Acquiring the equipment. Technology is an excellent way to automate logistics and delivery of equipment for testing. Devices must often be set up and packaged in preparation for testing, but when patients skip their pick-up appointments, staff waste a lot of time returning the equipment to stock and trying to reschedule with the patient. Tests and devices that are shipped to patients are subject to failed deliveries if items are temperature sensitive or require delivery signature. In some cases, a low rate of return for tests and equipment also creates a financial burden on companies. And all these challenges delay patient care. Patient engagement technology can automatically deliver prompts and reminders to ensure the successful delivery and return of at-home testing equipment. 

Optimal test results. At-home testing must be accurately executed to optimize efficacy and usefulness, which can be difficult for a patient who is not familiar with technology or medical devices. Patient engagement software can provide step by step instructions, troubleshooting, and tips to ensure the test is successfully administered. 

Virginia Mason leveraged patient engagement technology to support at-home sleep apnea testing, recognizing that the path to diagnosis and treatment of obstructive sleep apnea was fraught with challenges. To address this issue, they deployed several automated communication pathways to promote home medical equipment (HME) appointment attendance, deliver educational messages and videos, provide encouragement and coaching, and support troubleshooting for home sleep apnea teat (HSAT) completion and CPAP compliance. This approach has resulted in significant reductions in no shows and increased compliance. Download a case study to learn more.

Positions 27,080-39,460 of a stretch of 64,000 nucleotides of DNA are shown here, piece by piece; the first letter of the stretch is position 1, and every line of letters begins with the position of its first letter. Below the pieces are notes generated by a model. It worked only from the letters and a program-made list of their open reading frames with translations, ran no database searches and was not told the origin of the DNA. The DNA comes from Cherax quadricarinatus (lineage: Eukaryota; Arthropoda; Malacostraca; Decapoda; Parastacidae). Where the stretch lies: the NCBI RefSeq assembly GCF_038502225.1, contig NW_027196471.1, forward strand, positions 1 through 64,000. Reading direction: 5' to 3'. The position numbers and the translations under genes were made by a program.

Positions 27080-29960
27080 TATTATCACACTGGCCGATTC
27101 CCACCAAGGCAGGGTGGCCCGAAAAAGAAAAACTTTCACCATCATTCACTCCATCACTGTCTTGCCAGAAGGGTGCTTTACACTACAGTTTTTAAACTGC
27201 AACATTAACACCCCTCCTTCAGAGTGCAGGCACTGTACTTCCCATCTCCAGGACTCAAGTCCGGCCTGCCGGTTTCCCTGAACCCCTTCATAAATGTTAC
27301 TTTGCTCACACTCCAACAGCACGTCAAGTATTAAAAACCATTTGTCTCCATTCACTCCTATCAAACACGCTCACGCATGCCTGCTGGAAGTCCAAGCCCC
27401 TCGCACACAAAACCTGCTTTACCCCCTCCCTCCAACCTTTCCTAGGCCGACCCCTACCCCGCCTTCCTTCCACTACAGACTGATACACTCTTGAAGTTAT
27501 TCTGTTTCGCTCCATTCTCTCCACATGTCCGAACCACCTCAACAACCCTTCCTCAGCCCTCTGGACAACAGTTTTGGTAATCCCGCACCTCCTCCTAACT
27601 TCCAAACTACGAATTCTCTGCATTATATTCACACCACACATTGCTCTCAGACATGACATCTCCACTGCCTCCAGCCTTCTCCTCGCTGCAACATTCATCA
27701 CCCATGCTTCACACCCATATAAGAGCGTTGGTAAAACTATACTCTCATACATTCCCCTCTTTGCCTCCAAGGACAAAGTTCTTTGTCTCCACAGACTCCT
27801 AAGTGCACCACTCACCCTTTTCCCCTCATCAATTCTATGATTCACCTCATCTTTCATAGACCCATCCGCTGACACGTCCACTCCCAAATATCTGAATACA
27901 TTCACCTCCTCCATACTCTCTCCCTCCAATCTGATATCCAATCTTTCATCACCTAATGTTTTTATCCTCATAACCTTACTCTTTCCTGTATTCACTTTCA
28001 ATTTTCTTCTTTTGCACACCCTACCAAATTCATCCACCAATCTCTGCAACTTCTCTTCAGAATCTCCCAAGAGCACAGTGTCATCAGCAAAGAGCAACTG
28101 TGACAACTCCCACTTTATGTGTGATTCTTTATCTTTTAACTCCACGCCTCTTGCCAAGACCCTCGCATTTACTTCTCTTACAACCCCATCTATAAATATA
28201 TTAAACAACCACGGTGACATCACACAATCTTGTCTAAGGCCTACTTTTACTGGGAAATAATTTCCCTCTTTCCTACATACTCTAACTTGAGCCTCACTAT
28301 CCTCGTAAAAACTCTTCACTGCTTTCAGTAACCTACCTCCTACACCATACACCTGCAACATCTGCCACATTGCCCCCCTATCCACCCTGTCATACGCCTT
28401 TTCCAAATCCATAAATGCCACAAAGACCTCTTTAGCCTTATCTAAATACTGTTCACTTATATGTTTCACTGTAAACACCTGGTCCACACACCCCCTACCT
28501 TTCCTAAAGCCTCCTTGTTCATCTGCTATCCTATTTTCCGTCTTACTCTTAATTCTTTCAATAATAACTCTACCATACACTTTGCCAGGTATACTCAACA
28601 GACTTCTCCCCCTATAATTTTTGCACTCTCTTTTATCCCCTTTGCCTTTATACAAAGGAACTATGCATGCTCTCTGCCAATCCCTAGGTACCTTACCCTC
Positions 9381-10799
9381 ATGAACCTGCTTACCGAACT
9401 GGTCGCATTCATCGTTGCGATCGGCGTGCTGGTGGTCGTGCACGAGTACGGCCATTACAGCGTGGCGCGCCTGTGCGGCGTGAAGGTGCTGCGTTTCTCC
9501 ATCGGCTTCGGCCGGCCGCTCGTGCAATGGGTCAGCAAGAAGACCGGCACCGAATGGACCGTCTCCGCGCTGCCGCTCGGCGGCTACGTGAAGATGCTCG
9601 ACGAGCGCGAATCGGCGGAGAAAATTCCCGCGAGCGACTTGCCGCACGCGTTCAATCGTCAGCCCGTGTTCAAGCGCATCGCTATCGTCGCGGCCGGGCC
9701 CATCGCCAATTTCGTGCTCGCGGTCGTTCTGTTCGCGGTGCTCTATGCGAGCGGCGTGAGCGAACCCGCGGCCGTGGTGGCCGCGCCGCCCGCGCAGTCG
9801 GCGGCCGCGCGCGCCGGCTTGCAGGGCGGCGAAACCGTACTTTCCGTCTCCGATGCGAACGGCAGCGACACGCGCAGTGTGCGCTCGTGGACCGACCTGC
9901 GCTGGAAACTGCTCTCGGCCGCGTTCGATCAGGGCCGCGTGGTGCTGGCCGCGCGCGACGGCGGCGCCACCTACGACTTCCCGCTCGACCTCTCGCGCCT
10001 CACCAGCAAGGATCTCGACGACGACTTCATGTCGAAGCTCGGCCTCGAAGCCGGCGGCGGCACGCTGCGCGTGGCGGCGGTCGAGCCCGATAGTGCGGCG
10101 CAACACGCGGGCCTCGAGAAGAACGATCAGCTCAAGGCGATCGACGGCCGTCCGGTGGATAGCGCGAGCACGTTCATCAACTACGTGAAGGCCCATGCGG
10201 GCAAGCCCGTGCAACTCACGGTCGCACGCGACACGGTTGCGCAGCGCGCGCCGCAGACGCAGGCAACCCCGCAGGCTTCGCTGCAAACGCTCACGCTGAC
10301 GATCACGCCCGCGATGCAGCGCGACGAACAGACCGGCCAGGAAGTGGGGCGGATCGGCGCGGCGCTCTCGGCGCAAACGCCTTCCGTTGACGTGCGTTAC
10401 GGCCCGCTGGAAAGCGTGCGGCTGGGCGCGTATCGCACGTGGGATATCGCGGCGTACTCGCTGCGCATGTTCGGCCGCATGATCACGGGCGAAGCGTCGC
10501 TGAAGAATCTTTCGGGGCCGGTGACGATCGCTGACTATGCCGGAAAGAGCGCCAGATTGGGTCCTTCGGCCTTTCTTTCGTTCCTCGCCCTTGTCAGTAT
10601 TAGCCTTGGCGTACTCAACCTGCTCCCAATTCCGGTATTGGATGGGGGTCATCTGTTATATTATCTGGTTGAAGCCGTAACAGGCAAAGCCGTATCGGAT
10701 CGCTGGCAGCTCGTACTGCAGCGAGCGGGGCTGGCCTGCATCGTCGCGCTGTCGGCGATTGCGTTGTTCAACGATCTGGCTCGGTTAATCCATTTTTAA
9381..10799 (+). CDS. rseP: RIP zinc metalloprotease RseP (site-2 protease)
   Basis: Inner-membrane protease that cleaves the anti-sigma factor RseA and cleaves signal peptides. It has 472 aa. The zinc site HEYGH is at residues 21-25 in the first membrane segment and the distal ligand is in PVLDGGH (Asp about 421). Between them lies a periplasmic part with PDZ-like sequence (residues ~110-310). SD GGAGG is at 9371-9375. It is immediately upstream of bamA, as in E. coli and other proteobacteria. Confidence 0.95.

Barrier 2: Delivery and Set-Up

Once testing is successfully completed and a medical device is indicated, a digital patient engagement tool can automate the logistics of delivering the device, set-up, and utilization. 

Arrange delivery. Using a simple form, you can identify the best time to deliver the device, which ensures timely delivery and creates a seamless experience for the patient.  

Guidance for set-up and utilization. Many devices can be difficult to set up and may require some configuration. In addition, there may be an array of features that can help create an excellent patient experience and ensure the patient receives the maximum benefit possible. Step-by-step guidance from day one will provide patients with the information they need to begin using the device, promote proper maintenance, and reduce phone calls from patients by proactively answering questions.